Maddy - Tokai University

B. Arts
Semester 2, 2015

Academic experience

I'm not going to lie, classes at Tokai were challenging however they were still the best classes I have ever participated in. The teachers are amazing and their main focus is to assist you in improving your Japanese skills. Although classes were 5 days a week (very different to my 3 days at UQ), your class becomes a family as your language abilities grow together. Classes are from 9:20am-2:55pm so the days aren't so long and you still get a lot of time off in the afternoon to study/relax depending on your dedication. Only 10 people were in my class so it was very easy to become close to all the students. Some of them spoke English but many of us communicated only in Japanese. My biggest worry was my language ability. When I left Australia, I had very little Japanese and this really concerned me. However, within a month, I had already improved dramatically and was then able to spend my other 4 months enjoying Japan life and learning the language.

Personal experience

My 5 months abroad in Japan was the most exciting experience of my life. I'm not even over exaggerating. I made friends from all over the world and I still contact them frequently. As my love for the Japanese language increased, as did my love for the wonderful country. Because I had a wonderful group of friends, we tried to travel to a new place every weekend which is so easy to do with the public transport in Japan. Exploring was one of the best parts of exchange. It's very important to make sure you're seeing the country and its wonders as well as making sure you stay on top of your study.

Accommodation

When on exchange at Tokai University, I lived on campus in an 'international house' dormitory. I had an absolute ball, I highly suggest living on campus when on exchange in Japan if you get the chance. After only 2 months of classes, all the exchange students knew each other because of the close proximity we live in. Some of my fondest memories were of the Halloween Party, Christmas Party and Farewell parties held for the exchange students. This gave us a chance to mingle with people from all over the world. I was the only Australian at the university but getting to meet so many wonderful people made me feel right at home. Cooking for myself was interesting at first, trying to make sure what you were buying was what you thought you were buying. But as the semester went on, shopping got easier and the kitchens became a place to share food. We at Thai, Korean, Japanese, German, Scandinavian and many other dishes from around the world. An incredible experience! If you're a music lover, there is a piano at both the men's and women's dorms as well as a ping pong table!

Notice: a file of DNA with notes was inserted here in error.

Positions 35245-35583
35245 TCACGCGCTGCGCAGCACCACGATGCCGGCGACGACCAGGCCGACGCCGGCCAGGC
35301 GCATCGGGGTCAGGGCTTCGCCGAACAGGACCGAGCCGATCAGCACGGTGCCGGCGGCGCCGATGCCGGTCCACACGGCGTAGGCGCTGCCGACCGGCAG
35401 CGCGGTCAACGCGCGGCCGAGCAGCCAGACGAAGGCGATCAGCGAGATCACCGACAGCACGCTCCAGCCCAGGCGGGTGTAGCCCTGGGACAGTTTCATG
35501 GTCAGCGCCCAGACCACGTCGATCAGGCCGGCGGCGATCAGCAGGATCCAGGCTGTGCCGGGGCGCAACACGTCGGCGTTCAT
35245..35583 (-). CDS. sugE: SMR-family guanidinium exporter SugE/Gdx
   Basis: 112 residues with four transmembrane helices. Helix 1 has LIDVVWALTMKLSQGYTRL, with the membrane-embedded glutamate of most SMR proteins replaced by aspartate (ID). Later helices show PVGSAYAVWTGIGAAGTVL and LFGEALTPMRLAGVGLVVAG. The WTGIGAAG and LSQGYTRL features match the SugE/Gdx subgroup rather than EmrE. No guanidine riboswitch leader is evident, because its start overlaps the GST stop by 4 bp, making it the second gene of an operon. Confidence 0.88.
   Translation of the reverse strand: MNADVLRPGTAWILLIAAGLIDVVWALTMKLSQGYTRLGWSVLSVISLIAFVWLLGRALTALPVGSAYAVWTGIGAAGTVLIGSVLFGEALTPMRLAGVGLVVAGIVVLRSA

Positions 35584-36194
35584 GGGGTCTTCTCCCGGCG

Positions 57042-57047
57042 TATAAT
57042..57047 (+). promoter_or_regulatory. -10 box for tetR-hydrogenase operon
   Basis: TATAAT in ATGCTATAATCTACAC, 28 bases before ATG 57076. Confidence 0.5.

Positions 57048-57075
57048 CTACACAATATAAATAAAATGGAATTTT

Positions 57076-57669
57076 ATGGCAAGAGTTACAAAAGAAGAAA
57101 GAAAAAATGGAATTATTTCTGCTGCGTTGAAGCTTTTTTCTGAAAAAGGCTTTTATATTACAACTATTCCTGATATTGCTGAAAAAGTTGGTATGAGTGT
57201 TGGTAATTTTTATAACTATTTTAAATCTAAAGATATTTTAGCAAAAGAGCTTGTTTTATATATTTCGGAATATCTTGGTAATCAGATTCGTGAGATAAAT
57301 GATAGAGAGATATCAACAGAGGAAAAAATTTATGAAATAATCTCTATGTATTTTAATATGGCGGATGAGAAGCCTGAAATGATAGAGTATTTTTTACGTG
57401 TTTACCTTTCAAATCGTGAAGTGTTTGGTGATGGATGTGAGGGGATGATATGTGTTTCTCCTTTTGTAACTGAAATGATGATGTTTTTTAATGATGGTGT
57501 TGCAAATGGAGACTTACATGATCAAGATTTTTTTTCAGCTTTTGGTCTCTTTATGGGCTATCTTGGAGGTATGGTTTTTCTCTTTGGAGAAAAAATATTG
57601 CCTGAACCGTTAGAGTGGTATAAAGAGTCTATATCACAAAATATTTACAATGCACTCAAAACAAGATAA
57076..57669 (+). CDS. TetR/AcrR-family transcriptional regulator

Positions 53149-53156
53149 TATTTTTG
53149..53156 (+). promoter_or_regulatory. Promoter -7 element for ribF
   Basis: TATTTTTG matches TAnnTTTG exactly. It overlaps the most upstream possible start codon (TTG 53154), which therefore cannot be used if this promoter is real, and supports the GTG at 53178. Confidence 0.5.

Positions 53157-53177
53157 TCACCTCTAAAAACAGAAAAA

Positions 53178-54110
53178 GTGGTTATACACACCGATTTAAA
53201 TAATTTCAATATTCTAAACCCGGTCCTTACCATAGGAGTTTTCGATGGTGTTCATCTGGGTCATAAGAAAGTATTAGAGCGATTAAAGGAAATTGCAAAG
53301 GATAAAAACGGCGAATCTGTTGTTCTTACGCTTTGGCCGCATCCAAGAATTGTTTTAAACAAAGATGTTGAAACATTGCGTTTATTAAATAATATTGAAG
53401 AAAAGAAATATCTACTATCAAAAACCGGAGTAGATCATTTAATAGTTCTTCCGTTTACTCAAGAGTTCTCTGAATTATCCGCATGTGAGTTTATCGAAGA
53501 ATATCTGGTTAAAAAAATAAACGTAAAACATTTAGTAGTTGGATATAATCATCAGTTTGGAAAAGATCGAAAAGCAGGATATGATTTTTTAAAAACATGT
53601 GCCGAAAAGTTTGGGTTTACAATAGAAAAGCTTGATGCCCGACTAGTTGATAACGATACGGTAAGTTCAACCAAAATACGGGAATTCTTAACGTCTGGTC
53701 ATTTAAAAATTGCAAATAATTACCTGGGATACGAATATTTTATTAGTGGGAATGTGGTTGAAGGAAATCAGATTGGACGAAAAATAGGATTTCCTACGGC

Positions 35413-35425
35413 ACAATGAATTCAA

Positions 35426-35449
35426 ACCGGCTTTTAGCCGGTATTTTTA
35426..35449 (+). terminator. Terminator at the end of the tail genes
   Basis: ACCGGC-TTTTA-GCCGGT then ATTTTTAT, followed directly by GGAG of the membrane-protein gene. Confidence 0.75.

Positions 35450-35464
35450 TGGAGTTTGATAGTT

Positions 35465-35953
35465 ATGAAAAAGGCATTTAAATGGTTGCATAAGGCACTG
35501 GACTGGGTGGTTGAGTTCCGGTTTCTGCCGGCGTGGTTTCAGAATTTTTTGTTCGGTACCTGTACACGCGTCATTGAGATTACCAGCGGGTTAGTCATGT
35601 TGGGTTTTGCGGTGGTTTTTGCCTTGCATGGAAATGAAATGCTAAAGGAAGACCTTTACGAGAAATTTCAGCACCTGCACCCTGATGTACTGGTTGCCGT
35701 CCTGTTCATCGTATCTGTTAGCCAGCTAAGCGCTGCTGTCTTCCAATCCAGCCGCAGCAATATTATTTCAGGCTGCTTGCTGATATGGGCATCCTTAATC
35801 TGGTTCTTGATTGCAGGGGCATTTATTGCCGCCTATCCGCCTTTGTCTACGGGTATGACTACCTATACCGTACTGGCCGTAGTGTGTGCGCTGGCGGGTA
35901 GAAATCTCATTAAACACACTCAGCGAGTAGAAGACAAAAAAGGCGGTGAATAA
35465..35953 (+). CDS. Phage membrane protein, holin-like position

Budget

Living in the dormitories was really cheap! It was only about $900 for the entire semester. The cost of groceries was quite similar to Australia, however, eating out is much cheaper. Ramen and Udon places around the university are super cheap, some meals only cost 300 yen. Public transport is fantastic but depending where you go, its usually fairly cheap considering the distances.

Professional development and employability

The language skills I have developed throughout my exchange has brought me so much closer to being able to work comfortably in Japan after university. I also have many friends in Japan and exchange has given me the ability to comfortably communicate with them and be able to hold my own in a conversation.

Highlight

The highlight of my experience was definitely the people. Through studying Japanese, I have made friends from all over the world who share my love for Japan and travel. My favourite adventures in Japan revolved around my mates. Two of my favourite places was Mt Tokao which was absolutely incredible (not too far from the uni and the sunset is something you'll never forget) and snow skiing in Niseko. Seeing so much snow was an experience all by itself as we know how much you see in Australia...zero. The metres and metres of snow around Japan amazed me, it was my first winter wonderland.

Top tips

  • DON'T BE LATE TO CLASS! Its okay on the rare occasion but 'miss I slept in' isn't really considered a good reason to be late to class in Japan, especially when the dorms are on campus. 
  • Buy a really good backpack. A backpack is essential in Japan, and will become your favourite possession whilst you're over there.
  • Don't back away from an adventure! You will have so many opportunities in Japan as well as within the university itself. If a trip is offered to you, no matter how tired or busy you are, don't say no! You only have a short time in the country so grab every opportunity you can!
  • SLEEP...If you're a person who loves to get their 8-10 hrs of sleep a night, good luck to you! As well as adventuring and enjoying life in Japan, you WILL have to study. Depending on your class, you may have up to 4 assessments per week ( its mainly just memorising things) so don't worry if you're only getting 5 hours sleep a night, it's not for very long and you can sleep on the weekends! And the teachers tell you EXACTLY what you need to study!
Maddy - Tokai University